There’s a lot to be said for seeing and being seen, especially as it relates to strengthening neighborhoods. That’s what Fort Wayne UNITED
has done with the launch of its TenPoint Coalition and neighborhood walks in the Oxford Community Association area, on the Southeast side of town.
Nationwide, homicide is the leading cause of death among African-American males ages 10-24, according to data
from the Centers for Disease Control, and this local neighborhood is not immune from those challenges, according to Fort Wayne UNITED’s Program Manager Iric Headley.
However, in light of these statistics, residents often feel like there's nothing they can do, Headley explains.
"From what we’ve seen here and across the country, residents don't feel like they can be a part of the solution," he says. "They're fed up. They’re hopeless.”
To give residents a way to get involved in a solution, members of Fort Wayne's TenPoint Coalition, known as the Foot Patrol, walk the neighborhood at strategic hours of the night, usually between 6 p.m. to midnight, Tuesday through Saturday. The idea is that a physical presence can deter crime, Headley says.
TenPoint Coalition's Foot Patrol
“The mission is to really engage the community, and to improve the quality of life while addressing the root causes of violence,” he explains. “What that allows us to do is to build relationships in that community—the way it should be done—by engagement. A strong presence in the neighborhood will, in turn, help them and neighborhoods to really change their view on crime."
Headley says the walks have already reached people in a meaningful way because they go beyond the surface level. As the rate of violent crimes has been tied to perceived lack of opportunity, the TenPoint Coalition and its partners are investing in changing the landscape of neighborhoods, too.
Modeled after the successful Indianapolis TenPoint Coalition
, Fort Wayne’s program has implemented proactive strategies
to improve life outcomes, increase the quality of life, and enhance community pride. Areas of focus include education, health, and housing.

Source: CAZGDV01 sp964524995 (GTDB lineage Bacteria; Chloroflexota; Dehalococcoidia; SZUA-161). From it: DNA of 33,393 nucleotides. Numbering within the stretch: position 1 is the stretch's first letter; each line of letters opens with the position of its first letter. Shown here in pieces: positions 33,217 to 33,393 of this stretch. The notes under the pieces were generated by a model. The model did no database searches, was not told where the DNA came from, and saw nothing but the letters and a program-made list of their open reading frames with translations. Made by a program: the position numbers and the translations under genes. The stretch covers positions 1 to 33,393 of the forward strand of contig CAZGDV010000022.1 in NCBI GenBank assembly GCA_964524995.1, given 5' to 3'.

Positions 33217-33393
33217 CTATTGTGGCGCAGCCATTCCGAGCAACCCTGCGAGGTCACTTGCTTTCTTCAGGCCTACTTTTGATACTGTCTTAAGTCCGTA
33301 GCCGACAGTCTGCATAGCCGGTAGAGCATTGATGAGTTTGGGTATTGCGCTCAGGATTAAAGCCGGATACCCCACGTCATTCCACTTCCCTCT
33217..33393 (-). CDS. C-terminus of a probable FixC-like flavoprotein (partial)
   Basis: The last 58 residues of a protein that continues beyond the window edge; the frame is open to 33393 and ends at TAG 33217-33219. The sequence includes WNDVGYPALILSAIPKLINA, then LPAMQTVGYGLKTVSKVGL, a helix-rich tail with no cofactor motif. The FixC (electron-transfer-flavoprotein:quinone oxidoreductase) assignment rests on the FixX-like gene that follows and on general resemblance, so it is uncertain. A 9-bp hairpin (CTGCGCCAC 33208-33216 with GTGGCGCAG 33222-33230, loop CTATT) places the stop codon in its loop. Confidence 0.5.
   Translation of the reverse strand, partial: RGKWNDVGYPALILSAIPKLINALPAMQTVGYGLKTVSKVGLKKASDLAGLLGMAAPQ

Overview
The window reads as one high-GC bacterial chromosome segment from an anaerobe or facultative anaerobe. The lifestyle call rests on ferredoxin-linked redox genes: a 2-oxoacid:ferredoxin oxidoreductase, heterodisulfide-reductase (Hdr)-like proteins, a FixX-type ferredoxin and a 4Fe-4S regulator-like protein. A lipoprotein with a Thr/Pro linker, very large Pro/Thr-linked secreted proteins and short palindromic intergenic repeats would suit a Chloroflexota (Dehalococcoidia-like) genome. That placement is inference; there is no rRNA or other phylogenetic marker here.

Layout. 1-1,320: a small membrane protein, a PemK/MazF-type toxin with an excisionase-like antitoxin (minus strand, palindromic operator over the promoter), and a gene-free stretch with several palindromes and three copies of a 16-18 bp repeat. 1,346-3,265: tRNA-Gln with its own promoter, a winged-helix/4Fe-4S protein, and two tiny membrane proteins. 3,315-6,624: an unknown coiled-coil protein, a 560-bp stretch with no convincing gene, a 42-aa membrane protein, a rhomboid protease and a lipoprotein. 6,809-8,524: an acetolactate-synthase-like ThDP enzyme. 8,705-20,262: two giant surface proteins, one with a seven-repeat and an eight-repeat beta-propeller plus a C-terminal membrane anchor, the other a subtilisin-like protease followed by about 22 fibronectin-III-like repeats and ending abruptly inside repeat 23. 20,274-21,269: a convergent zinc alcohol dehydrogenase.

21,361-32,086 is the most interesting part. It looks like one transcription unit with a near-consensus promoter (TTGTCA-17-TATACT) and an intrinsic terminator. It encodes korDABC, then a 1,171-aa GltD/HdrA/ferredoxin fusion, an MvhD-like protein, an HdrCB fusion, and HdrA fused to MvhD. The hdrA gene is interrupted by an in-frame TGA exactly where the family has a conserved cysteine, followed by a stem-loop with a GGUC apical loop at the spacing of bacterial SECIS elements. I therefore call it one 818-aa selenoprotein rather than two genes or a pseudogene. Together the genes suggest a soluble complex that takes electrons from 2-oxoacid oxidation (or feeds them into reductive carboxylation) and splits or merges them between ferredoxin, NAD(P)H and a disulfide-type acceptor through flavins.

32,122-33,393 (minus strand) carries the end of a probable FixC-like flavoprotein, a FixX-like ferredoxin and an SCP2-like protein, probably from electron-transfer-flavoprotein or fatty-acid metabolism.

Perhaps most significantly, the TenPoint Coalition now recruits people from the neighborhood to join the cause. They have already funded 40 positions that pay a livable wage. Many of these neighborhood ambassadors were once caught up in the cycle of crime themselves and decided to make a change, Headley says.
Pastor Lewis King is leading the street team to reach people in the Oxford Street neighborhood area.
Overall, the walks help pastors from both inner city and suburban churches and community members alike walk side by side, metaphorically and literally, to connect with residents and maintain a consistent presence in the area. Headley says this approach has already yielded results because people tend to trust people who they perceive to be like themselves.
“When they meet young people who are still living a life of crime, they are able to let them know, 'Hey, you can be like me one day and change your lifestyle. There are a lot of opportunities out there,'" Headley says. "Then we're able to connect them to those opportunities.”
For example, the coalition might refer a person out of work to a job fair. A family might be in need of accessing social services or mental health counseling. Or maybe they just need someone to listen, Headley explains.
In an area where people feel marginalized and often unheard, these front-line efforts are critical to affecting change.
"What we've been doing is just engaging and getting input on what needs to be done how we need to do it," he says. "That’s what everybody agrees on—why crime happens.”